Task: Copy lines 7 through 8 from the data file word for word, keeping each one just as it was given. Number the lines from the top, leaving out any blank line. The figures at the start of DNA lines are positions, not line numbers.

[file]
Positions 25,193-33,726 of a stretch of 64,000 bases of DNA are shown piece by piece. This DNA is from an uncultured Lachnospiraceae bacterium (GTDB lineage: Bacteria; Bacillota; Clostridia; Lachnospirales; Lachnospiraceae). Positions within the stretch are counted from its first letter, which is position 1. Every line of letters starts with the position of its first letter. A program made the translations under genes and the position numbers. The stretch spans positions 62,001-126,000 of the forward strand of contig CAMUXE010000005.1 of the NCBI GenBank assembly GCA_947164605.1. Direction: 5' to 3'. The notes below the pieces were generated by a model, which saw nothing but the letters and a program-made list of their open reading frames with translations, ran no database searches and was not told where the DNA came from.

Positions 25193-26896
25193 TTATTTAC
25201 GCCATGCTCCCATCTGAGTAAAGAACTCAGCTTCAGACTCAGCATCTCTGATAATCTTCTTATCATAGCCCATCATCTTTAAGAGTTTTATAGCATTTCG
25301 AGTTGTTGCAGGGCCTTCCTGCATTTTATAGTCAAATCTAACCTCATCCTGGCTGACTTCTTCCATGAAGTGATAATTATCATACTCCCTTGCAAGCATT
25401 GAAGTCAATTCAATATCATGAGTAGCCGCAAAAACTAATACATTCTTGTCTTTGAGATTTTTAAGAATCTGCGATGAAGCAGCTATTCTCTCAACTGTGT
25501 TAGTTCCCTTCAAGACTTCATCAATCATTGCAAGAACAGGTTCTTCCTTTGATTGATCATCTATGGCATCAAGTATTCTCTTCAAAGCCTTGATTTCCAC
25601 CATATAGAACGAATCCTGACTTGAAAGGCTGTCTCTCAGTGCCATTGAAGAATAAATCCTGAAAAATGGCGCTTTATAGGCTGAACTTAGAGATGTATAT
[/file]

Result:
25501 TAGTTCCCTTCAAGACTTCATCAATCATTGCAAGAACAGGTTCTTCCTTTGATTGATCATCTATGGCATCAAGTATTCTCTTCAAAGCCTTGATTTCCAC
25601 CATATAGAACGAATCCTGACTTGAAAGGCTGTCTCTCAGTGCCATTGAAGAATAAATCCTGAAAAATGGCGCTTTATAGGCTGAACTTAGAGATGTATAT